Game over for negligence: What game companies need to know about fast-approaching new trust and safety regulations
At GamesBeat Summit 2023, trust and safety issues, especially for diverse gamer populations, were top of mind, and nailing it was the focus of the panel, “How to do trust and safety right before you’re forced to do so.”
“The game industry has come of age,” said moderator Hank Howie, game industry evangelist at Modulate said. “We are no longer this ancillary form of entertainment — we have the 800-pound gorilla of entertainment. It’s time to fully take on the mantle of leadership in the arena of trust and safety, at the CEO level of every company. To do anything less risks putting your company in financial peril, in addition to being in a morally bankrupt position.”
He was joined by leaders from Take This, a mental health advocacy nonprofit, Windwalk, which focuses on building online communities and “web3” law firm, Gamma Law, to discuss the state of trust and safety, regulatory changes bearing down on games companies, and what developers can do now to put guardrails in place for their communities.
Here’s a look at the highlights of the discussion — and don’t miss the full panel, available free on demand here.
A small but violent faction
“It is frankly, really really difficult to moderate a third-party platform, especially a pseudo anonymous one,” said Richard Warren, partner at Windwalk. “What’s working really well is self moderation, but also culture setting.”
Being intentional about your moderation programs and establishing a standard of behavior, especially among diehard fans, is what sets the tone of any tight-knit community.
But the challenge, said Eve Crevoshay, executive director at Take This, is that while we know how to create good spaces, some ugly norms, behaviors and ideologies have become incredibly common in these spaces. It’s a small but very loud problem — and that loudness means that the behavior has become normalized.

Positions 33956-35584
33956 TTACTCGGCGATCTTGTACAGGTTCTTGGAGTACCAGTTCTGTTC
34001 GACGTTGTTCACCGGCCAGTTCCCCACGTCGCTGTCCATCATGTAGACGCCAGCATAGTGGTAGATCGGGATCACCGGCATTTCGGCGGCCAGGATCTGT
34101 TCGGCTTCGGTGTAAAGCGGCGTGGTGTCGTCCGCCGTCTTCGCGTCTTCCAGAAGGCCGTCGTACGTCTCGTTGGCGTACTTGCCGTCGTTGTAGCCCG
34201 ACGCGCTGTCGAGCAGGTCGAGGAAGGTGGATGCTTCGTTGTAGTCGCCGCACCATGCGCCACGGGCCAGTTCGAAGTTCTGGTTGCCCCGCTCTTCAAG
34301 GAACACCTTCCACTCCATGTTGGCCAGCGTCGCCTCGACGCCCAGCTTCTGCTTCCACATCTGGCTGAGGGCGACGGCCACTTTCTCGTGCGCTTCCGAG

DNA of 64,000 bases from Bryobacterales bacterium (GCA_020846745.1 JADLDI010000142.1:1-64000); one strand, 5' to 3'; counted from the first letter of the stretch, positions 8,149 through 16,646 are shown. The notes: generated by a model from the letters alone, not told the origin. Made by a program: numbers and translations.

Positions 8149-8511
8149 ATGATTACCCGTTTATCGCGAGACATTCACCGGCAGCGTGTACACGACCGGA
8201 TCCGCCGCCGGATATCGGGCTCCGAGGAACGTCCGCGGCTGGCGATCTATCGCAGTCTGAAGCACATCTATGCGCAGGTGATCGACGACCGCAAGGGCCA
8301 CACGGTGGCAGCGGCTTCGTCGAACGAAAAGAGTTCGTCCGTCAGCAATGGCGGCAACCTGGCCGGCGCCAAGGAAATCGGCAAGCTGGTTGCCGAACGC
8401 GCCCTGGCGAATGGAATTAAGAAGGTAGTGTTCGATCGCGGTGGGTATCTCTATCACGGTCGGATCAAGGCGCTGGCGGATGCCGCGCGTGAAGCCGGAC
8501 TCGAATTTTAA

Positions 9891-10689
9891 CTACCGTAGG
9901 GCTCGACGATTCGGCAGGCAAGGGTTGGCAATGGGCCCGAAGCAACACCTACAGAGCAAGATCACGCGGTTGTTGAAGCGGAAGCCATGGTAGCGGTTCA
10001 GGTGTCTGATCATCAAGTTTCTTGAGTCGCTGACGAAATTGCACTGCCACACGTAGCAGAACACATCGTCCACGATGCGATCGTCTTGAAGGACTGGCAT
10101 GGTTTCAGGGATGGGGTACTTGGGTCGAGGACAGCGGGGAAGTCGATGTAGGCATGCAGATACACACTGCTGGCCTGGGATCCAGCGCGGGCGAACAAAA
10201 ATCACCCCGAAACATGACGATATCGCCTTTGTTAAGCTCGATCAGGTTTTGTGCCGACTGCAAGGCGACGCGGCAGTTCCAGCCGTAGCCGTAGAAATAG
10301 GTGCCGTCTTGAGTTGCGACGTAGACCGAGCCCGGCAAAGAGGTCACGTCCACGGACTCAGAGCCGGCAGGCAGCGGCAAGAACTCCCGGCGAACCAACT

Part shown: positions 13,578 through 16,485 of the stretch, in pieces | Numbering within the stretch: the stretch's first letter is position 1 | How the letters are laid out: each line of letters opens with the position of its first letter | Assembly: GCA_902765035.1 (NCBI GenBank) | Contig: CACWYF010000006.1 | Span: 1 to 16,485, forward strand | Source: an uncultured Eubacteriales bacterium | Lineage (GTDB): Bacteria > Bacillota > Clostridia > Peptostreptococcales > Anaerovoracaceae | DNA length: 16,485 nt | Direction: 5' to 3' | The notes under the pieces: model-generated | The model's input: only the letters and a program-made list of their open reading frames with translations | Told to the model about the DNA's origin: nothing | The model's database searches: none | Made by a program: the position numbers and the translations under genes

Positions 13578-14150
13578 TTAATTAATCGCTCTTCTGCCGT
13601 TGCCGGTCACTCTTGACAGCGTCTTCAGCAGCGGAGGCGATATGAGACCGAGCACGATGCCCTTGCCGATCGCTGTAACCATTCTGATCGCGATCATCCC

“When I say toxic, I mean specifically misogynist white supremacist, neo Nazi and other xenophobic language, along with harassment and mean behavior,” she said. “We haven’t seen yet space where that stuff is actually actively prohibited or actively pushed out of a community. We are identifying those solutions for how we address that, but right now, we see really high incidences.”
It’s driving away not only gamers who are uncomfortable in those spaces, but also industry professionals who don’t feel safe in their own game’s community. And there’s evidence that kids in these spaces are learning toxic behaviors, because the environment is so choked with it, she added.
“Every young white man, a boy in the U.S., is on an explicit path to radicalization unless they are taken off it,” she said. “And so I want to be really clear. It’s not just games. We do have solutions, but we have to use them. We have to implement them. We have to think about this. And that’s why we do the work that we do, and that’s why we’re getting regulatory attention.”
What you need to know about upcoming legislation
In April the EU Digital Safety Act came into effect, and California’s Age Appropriate Design Act passed in September and will be effective July 1, 2023. It’s crucial to for developers to take notice, because other states will not be far behind.
“I think the regulatory landscape not just in California, but at the federal level in the U.S. is heating up substantially,” Crevoshay said. “We’ve been speaking with the Senate Judiciary Committee, with Representative Trent Hahn from from Massachusetts. They’re all barking up this tree around not just child protection, but around the larger issue of extremist behavior in online spaces.”